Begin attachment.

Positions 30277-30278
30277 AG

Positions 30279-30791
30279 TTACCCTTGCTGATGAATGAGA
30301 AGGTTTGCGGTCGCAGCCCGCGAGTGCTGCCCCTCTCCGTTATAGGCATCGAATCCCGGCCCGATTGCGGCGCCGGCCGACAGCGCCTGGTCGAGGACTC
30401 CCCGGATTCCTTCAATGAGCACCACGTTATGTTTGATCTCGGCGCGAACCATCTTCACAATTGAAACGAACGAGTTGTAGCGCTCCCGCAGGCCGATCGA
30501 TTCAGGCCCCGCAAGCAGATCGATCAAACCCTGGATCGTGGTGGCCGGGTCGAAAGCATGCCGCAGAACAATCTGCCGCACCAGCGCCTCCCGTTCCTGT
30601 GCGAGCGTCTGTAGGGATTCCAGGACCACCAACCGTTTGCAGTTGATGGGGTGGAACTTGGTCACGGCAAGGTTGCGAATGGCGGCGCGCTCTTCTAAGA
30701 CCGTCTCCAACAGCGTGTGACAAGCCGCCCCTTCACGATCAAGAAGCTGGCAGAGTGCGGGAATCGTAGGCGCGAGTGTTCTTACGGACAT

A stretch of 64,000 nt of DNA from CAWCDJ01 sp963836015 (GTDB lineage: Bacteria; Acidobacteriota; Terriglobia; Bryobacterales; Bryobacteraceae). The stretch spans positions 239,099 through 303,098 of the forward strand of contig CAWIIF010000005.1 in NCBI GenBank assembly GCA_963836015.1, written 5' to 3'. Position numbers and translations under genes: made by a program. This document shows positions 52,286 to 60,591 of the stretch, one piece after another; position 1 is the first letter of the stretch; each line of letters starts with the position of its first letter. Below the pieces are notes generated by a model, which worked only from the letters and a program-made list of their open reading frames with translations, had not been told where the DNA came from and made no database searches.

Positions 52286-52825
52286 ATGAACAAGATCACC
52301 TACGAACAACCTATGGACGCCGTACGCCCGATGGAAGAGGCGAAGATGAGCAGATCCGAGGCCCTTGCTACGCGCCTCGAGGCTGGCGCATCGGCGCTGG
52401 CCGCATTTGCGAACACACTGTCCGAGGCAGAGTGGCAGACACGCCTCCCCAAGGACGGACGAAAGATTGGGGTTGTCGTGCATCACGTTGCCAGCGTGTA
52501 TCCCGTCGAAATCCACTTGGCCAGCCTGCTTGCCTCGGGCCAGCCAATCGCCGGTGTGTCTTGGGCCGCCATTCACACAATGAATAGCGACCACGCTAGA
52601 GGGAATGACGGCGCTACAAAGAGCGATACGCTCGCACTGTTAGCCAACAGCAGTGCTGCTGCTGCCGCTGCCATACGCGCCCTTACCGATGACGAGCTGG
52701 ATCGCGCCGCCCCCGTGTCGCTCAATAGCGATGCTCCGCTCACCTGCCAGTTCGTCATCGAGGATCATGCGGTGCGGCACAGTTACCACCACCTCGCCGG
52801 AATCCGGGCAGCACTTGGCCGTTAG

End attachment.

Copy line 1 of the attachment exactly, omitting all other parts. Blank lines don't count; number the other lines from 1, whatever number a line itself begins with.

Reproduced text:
Positions 30277-30278